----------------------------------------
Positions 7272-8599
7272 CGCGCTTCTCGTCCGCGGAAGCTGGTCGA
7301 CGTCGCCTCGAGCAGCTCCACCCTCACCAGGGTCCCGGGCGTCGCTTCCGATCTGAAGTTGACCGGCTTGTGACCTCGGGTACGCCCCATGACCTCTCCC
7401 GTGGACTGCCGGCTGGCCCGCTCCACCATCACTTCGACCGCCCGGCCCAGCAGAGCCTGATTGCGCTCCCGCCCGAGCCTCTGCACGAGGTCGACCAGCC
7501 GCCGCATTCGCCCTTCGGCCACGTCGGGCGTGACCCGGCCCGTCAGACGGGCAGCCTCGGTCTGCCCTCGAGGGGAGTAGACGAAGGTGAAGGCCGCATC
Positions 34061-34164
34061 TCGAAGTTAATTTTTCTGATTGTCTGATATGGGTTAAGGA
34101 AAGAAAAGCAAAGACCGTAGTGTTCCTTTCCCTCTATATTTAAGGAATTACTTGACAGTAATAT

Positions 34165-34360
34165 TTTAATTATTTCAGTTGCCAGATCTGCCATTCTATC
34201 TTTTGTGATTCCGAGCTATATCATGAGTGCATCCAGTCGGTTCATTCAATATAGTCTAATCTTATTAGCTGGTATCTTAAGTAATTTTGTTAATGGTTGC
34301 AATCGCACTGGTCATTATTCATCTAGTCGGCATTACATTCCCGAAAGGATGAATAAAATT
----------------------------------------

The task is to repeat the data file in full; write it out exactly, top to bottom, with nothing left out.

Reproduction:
Positions 7272-8599
7272 CGCGCTTCTCGTCCGCGGAAGCTGGTCGA
7301 CGTCGCCTCGAGCAGCTCCACCCTCACCAGGGTCCCGGGCGTCGCTTCCGATCTGAAGTTGACCGGCTTGTGACCTCGGGTACGCCCCATGACCTCTCCC
7401 GTGGACTGCCGGCTGGCCCGCTCCACCATCACTTCGACCGCCCGGCCCAGCAGAGCCTGATTGCGCTCCCGCCCGAGCCTCTGCACGAGGTCGACCAGCC
7501 GCCGCATTCGCCCTTCGGCCACGTCGGGCGTGACCCGGCCCGTCAGACGGGCAGCCTCGGTCTGCCCTCGAGGGGAGTAGACGAAGGTGAAGGCCGCATC
Positions 34061-34164
34061 TCGAAGTTAATTTTTCTGATTGTCTGATATGGGTTAAGGA
34101 AAGAAAAGCAAAGACCGTAGTGTTCCTTTCCCTCTATATTTAAGGAATTACTTGACAGTAATAT

Positions 34165-34360
34165 TTTAATTATTTCAGTTGCCAGATCTGCCATTCTATC
34201 TTTTGTGATTCCGAGCTATATCATGAGTGCATCCAGTCGGTTCATTCAATATAGTCTAATCTTATTAGCTGGTATCTTAAGTAATTTTGTTAATGGTTGC
34301 AATCGCACTGGTCATTATTCATCTAGTCGGCATTACATTCCCGAAAGGATGAATAAAATT